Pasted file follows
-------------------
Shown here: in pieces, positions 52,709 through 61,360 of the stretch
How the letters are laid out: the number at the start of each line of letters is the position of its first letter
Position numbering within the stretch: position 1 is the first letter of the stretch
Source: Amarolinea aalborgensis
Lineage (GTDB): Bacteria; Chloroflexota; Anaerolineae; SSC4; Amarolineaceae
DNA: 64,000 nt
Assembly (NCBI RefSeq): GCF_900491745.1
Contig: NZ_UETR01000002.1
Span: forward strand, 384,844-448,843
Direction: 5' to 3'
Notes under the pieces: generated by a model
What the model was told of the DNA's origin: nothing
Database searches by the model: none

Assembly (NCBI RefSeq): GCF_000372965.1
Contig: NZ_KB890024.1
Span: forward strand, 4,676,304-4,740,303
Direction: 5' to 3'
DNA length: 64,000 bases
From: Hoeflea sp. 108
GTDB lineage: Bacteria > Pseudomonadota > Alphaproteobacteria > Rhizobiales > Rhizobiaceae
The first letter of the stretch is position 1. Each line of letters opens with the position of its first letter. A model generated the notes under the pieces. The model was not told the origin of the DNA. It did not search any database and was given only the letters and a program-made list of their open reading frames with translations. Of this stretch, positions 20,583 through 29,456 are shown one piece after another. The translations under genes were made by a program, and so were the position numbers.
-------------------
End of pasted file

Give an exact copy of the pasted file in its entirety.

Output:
Shown here: in pieces, positions 52,709 through 61,360 of the stretch
How the letters are laid out: the number at the start of each line of letters is the position of its first letter
Position numbering within the stretch: position 1 is the first letter of the stretch
Source: Amarolinea aalborgensis
Lineage (GTDB): Bacteria; Chloroflexota; Anaerolineae; SSC4; Amarolineaceae
DNA: 64,000 nt
Assembly (NCBI RefSeq): GCF_900491745.1
Contig: NZ_UETR01000002.1
Span: forward strand, 384,844-448,843
Direction: 5' to 3'
Notes under the pieces: generated by a model
What the model was told of the DNA's origin: nothing
Database searches by the model: none

Assembly (NCBI RefSeq): GCF_000372965.1
Contig: NZ_KB890024.1
Span: forward strand, 4,676,304-4,740,303
Direction: 5' to 3'
DNA length: 64,000 bases
From: Hoeflea sp. 108
GTDB lineage: Bacteria > Pseudomonadota > Alphaproteobacteria > Rhizobiales > Rhizobiaceae
The first letter of the stretch is position 1. Each line of letters opens with the position of its first letter. A model generated the notes under the pieces. The model was not told the origin of the DNA. It did not search any database and was given only the letters and a program-made list of their open reading frames with translations. Of this stretch, positions 20,583 through 29,456 are shown one piece after another. The translations under genes were made by a program, and so were the position numbers.